[Tagging] Naming boundary ways

David ``Smith'' vidthekid at gmail.com
Sat Oct 6 16:09:34 BST 2012

On Oct 4, 2012 2:46 AM, "Frederik Ramm" <frederik at remote.org> wrote:
> On 10/04/12 03:17, A.Pirard.Papou wrote:
>> 1) While the A name= of the relation is the name of the area, such as
>> London or Wales, the possible B name has nothing to do with the area.
>> The B name can be that of a river, of a road, or the border piece can be
>> immaterial or chosen not to be represent the physical way.
>> If the border line is immaterial, the name, if any, can be chosen
>> perfectly arbitrarily and serves only to identify the border line at
>> best when you look at configuration data or on the map.
> In these cases I tend to omit the name tag altogether. After all, the
immaterial line doesn't really have a name; what you are talking about is
more of an "annotation", a "note", a "description" or somesuch.
>> Q1d: nothing
> Q1d, clearly.

(Unless of course the way also represents a physical map feature with its
own name)

>> 2) The admin_level itself is redundant in ways. It is in fact contained
>> in the boundary relations, and as it possibly has multiple values if the
>> border is for several area levels.
> The consensus is to use the highest of all applicable admin levels. You
are right in saying that it is redundant (as is the boundary=administrative
tag, btw.) but it does make things easier for those users who simply want
to draw a line on their map - they don't have to evaluate the, possibly
broken, polygons for that.


>> 3) One can make routes of routes, that is, relations of relations.
>> Or, at least, routes of hiking routes.  It seems that the recursion
>> support  is an application matter.
>> And we're ruled by chickens and eggs.
>> Hiking software has implemented recursion, then hiking routes, then more
>> software.
>> How extended is the recursion support of routes?
>> Could it be used for boundaries?
> You mean like this
> http://www.openstreetmap.org/browse/relation/1111111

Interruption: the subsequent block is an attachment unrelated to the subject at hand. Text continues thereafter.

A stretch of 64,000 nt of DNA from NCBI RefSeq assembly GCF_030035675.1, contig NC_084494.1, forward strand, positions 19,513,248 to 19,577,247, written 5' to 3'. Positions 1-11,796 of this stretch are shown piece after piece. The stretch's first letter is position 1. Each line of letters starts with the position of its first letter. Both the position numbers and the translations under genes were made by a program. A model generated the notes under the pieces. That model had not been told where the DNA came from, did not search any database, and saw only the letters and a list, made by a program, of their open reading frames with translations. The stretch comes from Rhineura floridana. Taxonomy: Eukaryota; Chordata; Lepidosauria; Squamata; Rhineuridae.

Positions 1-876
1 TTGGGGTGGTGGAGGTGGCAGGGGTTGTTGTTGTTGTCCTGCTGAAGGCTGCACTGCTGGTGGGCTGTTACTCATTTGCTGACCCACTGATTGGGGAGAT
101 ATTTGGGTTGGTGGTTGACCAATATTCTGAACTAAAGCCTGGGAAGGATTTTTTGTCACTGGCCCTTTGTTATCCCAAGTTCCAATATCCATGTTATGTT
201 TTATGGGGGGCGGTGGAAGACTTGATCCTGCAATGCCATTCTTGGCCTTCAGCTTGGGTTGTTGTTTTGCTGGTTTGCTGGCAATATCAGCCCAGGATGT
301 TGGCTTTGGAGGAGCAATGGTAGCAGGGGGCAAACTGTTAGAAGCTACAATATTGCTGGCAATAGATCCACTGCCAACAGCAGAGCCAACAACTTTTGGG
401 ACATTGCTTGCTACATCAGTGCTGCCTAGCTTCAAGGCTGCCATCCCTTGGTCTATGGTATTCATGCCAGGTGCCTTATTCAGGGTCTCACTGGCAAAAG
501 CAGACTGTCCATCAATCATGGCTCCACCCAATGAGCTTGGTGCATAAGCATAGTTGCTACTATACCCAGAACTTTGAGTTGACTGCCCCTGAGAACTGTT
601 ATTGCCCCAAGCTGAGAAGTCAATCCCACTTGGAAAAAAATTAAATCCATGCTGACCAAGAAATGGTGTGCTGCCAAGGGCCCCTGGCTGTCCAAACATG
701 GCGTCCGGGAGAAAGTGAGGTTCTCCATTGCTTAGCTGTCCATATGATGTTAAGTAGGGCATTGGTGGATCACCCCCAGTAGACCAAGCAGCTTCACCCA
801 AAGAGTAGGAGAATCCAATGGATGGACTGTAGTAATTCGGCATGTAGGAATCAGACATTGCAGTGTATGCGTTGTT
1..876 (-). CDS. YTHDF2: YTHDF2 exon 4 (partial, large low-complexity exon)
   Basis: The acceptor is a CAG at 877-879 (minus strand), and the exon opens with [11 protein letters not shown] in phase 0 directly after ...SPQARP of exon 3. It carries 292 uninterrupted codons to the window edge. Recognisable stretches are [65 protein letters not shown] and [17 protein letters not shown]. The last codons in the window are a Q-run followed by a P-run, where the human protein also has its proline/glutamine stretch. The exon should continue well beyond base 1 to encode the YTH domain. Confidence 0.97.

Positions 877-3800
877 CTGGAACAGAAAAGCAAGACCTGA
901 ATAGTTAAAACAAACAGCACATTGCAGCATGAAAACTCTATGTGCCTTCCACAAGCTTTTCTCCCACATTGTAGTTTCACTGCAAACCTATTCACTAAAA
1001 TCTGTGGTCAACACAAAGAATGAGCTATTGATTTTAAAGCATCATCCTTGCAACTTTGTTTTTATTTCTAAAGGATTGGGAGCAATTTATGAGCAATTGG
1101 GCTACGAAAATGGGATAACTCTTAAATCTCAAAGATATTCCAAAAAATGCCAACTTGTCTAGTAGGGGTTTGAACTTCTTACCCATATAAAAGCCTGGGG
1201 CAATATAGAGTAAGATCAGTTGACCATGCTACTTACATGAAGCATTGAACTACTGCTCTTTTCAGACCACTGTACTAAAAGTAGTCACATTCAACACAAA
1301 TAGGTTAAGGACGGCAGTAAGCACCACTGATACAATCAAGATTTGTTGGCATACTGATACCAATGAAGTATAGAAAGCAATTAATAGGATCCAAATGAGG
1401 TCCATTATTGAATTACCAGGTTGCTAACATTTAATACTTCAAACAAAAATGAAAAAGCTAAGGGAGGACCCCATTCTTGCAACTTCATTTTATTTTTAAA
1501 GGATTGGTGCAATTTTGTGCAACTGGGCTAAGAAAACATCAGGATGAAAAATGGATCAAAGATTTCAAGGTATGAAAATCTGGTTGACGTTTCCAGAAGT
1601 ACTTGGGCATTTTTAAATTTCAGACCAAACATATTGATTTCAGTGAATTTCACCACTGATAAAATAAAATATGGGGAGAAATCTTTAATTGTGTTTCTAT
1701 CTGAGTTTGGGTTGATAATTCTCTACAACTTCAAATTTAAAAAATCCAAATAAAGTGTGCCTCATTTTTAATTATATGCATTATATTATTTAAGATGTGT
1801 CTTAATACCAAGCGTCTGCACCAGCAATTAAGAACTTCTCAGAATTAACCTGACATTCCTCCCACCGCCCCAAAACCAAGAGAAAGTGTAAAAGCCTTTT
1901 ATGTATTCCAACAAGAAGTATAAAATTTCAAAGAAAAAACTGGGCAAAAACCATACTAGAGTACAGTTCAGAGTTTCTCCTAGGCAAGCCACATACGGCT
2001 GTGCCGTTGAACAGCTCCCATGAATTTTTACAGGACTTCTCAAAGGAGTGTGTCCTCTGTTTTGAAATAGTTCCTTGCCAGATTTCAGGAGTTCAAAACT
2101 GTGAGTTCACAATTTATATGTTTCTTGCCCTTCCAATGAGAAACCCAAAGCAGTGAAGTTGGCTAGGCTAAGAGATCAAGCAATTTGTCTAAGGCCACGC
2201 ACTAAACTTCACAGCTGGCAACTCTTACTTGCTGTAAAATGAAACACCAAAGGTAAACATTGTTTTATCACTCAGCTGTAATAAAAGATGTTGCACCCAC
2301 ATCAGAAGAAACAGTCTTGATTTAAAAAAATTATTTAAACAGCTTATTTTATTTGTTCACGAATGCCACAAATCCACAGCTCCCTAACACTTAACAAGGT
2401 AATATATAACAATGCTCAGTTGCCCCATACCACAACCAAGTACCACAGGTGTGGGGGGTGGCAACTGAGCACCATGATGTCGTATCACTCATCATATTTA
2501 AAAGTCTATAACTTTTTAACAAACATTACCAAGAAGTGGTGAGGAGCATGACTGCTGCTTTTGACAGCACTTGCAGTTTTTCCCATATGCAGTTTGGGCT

> or this
> http://www.openstreetmap.org/browse/relation/11980
> As you can see, cascading relations are already in use for boundaries,
it's just that nobody is really sure how to do it right ;)
> My position has always been that there should be generic cascading for
relations in any linear context, i.e. if you expect a way but get a
relation then you will automatically use all ways in that relation and
treat them as one long line. That would work for situations like the first
example but not for the second where individual sub-regions have been
collected into a larger whole - which also makes sense.

I don't think it's right to say that relations in general should behave a
certain way.  (And we really need to kill the idea that ways automatically
inherit tags from any parent relations...)  Specific relation types, on the
other hand, are a different matter.  "Collected Way" relations
(type=collection) actually do have the property that member ways are meant
to inherit the relation's tags.  A collected way relation should be a valid
substitute for a way in multipolygon or boundary relations.  Multipolygon
relations represent features distinct from their member ways, and no tag
inheritance should be assumed (except for backwards compatibility in
limited, simple cases where the "outer" way has the tags that really belong
in the relation...).  Boundary relations (which may be type=boundary or
type=multipolygon) may contain subarea relations as a kind of metadata, but
the ways (or collected-way relations) of the boundary itself should still
be members of the boundary relation; don't expect data consumers to derive
a country's boundary geometry by taking a union of all the political
subdivisions.  This may seem to introduce redundancy and possibilities of
inconsistency, such as part of an admin area not being part of any of its
subareas; but I think this is acceptable, in case that's actual truth, or
simply to allow the map to exist in an incomplete state without being
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